- ……Modular design & Mass production, there is another way of lowering costs other than building big – mass production. If we could run the reactors off a production line then the costs would come down and the pace of roll out would accelerate. The whole reason why renewable are now chafing at nuclear’s heels is due to the fact that they are being mass produced in ever growing quantities. If nuclear energy is to remain competitive it must do the same. But mass production, as I will show in part 10 of this article often requires some degree of “dumbing down” of our design so again, I’m not going to make this an ironclad requirement, but something that would be “handy”.
If we can prove that any of the reactors we examine can tick all (or most) of these boxes then maybe the nuclear industry has some future, beyond its current walking dead routine.
Before we turn our attention to the reactor design’s I’m going to briefly introduce the concept of failure mode and effects analysis
A brief note on FMEA
I will be occasionally making reference to the engineering technique known as “failure mode and effects analysis” or FMEA. This is an engineering management technique by which potential “failure modes” in a system are identified, prioritised and corrected. http://en.wikipedia.org/wiki/Failure_mode_and_effects_analysis
The process breaks down into three phases, firstly identify any possible failure modes in a component and classify the probability of such a failures likely occurrence. Secondly, what are the likely consequences of such a failure or hazard? Minor? Serious? Catastrophic? Finally we ask, what is the likelihood of the fault being detected? A fault that is easily detectable is less of a threat to life and limb than a defect that is harder, or indeed impossible to diagnose, at least until it fails.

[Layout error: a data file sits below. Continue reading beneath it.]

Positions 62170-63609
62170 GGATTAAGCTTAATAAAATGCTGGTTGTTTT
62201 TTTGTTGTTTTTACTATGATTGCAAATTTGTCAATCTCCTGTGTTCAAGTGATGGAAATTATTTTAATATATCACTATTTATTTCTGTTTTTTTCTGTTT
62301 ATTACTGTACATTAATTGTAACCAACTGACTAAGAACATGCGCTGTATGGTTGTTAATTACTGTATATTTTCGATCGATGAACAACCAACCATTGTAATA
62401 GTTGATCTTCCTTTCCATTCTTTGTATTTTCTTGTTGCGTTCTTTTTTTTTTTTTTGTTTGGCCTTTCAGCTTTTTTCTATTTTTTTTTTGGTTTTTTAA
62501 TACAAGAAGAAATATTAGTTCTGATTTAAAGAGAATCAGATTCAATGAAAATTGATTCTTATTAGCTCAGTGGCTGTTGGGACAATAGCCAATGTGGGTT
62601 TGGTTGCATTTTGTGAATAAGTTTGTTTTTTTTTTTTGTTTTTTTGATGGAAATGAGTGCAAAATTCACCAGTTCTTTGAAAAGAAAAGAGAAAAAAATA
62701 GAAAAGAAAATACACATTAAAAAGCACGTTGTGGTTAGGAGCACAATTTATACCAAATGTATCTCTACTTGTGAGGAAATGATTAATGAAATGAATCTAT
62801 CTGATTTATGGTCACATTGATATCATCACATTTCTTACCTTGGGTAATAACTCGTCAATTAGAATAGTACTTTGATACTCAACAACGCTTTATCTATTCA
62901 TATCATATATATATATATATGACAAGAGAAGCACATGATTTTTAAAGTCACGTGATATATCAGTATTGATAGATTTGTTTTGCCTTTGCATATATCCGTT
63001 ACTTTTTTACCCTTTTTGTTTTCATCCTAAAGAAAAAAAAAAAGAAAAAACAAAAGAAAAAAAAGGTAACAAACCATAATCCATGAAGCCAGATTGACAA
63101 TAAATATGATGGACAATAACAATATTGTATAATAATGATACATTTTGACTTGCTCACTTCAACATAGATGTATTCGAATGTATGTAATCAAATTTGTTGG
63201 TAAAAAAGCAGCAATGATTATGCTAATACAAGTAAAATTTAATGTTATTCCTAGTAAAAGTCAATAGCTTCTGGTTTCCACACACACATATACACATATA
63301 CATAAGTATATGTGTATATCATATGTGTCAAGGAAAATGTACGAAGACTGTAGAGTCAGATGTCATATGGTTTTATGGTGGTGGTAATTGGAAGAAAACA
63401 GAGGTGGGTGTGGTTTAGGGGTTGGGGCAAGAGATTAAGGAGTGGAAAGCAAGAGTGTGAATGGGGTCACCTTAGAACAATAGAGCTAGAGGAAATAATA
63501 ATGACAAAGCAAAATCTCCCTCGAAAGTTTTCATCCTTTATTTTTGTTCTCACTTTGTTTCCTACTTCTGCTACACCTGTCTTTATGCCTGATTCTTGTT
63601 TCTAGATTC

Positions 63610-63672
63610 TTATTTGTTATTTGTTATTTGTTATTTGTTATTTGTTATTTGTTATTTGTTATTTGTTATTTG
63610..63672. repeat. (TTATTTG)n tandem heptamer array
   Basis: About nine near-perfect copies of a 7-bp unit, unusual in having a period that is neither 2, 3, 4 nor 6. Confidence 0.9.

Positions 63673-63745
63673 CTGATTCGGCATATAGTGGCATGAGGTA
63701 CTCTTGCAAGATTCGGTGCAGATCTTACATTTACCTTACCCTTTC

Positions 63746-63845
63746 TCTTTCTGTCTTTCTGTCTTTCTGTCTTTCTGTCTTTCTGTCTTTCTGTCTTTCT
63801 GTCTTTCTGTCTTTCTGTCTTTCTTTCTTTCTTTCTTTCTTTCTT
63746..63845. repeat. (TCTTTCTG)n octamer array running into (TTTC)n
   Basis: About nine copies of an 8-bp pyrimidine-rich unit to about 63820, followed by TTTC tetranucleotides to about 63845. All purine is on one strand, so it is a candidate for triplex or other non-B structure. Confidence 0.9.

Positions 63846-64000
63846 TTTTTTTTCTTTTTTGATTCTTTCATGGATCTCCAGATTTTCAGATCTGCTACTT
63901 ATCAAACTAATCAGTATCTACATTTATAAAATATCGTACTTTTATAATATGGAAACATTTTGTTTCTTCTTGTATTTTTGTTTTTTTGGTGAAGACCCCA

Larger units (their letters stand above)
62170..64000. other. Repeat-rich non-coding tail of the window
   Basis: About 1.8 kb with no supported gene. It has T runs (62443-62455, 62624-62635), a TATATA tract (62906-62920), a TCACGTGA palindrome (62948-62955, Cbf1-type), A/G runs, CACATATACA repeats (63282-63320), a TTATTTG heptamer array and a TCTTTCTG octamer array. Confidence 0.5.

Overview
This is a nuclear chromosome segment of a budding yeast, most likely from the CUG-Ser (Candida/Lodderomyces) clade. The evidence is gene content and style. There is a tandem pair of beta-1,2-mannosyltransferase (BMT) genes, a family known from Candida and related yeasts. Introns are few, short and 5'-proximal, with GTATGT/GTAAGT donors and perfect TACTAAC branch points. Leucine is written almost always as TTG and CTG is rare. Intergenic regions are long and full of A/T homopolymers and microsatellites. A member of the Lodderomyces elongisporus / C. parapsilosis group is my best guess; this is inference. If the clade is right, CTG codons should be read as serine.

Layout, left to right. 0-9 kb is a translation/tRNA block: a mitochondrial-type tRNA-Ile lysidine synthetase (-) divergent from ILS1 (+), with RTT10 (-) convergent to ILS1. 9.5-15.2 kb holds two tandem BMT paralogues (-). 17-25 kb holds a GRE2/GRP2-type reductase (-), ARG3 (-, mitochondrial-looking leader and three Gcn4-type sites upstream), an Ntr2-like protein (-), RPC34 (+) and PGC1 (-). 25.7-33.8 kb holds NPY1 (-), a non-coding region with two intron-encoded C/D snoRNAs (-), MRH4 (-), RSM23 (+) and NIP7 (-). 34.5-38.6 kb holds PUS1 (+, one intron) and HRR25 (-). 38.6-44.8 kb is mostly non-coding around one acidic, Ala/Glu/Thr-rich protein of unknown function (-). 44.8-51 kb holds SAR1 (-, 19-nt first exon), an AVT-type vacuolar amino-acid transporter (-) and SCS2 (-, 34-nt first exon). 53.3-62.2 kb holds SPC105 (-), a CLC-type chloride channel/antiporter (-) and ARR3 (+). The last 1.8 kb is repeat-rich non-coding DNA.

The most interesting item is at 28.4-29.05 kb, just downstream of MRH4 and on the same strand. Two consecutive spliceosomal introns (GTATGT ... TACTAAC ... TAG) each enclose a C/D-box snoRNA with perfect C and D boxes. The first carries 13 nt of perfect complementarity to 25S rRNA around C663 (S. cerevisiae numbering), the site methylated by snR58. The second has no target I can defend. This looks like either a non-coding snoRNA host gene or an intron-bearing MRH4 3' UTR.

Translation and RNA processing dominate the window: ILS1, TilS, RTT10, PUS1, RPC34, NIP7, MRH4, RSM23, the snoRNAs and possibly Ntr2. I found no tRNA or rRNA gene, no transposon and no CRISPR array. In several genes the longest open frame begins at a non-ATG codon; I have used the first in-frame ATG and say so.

FMEA, originally developed by the Aviation Industry in the 1950’s, has revolutionised the standards of safety and quality control in many industries. The high safety standards we now see in the aviation industry are largely a consequence of FMEA. The auto industry, despite the fact that the number of cars on our roads is increasing, that motorway speeds are rising, that the age and experience of drivers is falling, indeed that ever indicator that suggests that accidents and deaths on our road should be going up, instead road death rates are going down. This is largely thanks to the benefits of FMEA.
Unfortunately the nuclear industry has a bit of torrid relationship with FMEA. After a series of serious near misses in the 1970’s at nuclear plants around the US (in a one year period alone the AEC recorded 3,333 incidents in the US, 98 of these being rated as “serious”) the newly formed NRC commissioned the 1975 Rasmussen Report into nuclear safety. Using FMEA the Rasmussen engineers identified at least 78 ways that relatively minor operator errors could lead to a core meltdown scenario. One of these very meltdown scenarios was eerily similar to the sequence of events that led to the Three Mile Island accident 4 years later. They also calculated the probability of a catastrophic core meltdown as being in the order of 1:20,000 per core year, at a time when the nuclear industry claimed it was more like 1:10 Billion. It was this application of FMEA since TMI that has led to the current LWR “death spiral” of ever increasing new design iterations and rising costs.
So while some nuclear scientists will inevitably groan at its mention, the fact is everything we build these days from fridge freezers to children’s toys has to go through the FMEA firewall and the general public will not accept nuclear power if these new reactors can’t stand up to appropriate safety scrutiny.
Before exploring these alternative design concepts, we will undertake abrief discussion of various high temperature materials.